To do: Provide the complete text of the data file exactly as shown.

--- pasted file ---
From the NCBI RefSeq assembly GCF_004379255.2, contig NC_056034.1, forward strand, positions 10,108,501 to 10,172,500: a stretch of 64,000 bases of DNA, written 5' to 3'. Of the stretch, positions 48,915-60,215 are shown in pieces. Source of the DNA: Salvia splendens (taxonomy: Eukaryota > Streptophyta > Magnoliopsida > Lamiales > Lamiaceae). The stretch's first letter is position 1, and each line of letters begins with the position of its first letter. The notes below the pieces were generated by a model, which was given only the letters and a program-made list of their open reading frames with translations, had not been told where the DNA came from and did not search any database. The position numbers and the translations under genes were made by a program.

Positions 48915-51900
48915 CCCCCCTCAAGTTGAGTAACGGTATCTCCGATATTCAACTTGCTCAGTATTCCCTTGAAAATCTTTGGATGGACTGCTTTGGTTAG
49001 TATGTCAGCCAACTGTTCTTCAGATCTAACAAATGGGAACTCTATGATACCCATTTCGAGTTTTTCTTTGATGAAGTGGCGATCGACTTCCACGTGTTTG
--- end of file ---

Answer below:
From the NCBI RefSeq assembly GCF_004379255.2, contig NC_056034.1, forward strand, positions 10,108,501 to 10,172,500: a stretch of 64,000 bases of DNA, written 5' to 3'. Of the stretch, positions 48,915-60,215 are shown in pieces. Source of the DNA: Salvia splendens (taxonomy: Eukaryota > Streptophyta > Magnoliopsida > Lamiales > Lamiaceae). The stretch's first letter is position 1, and each line of letters begins with the position of its first letter. The notes below the pieces were generated by a model, which was given only the letters and a program-made list of their open reading frames with translations, had not been told where the DNA came from and did not search any database. The position numbers and the translations under genes were made by a program.

Positions 48915-51900
48915 CCCCCCTCAAGTTGAGTAACGGTATCTCCGATATTCAACTTGCTCAGTATTCCCTTGAAAATCTTTGGATGGACTGCTTTGGTTAG
49001 TATGTCAGCCAACTGTTCTTCAGATCTAACAAATGGGAACTCTATGATACCCATTTCGAGTTTTTCTTTGATGAAGTGGCGATCGACTTCCACGTGTTTG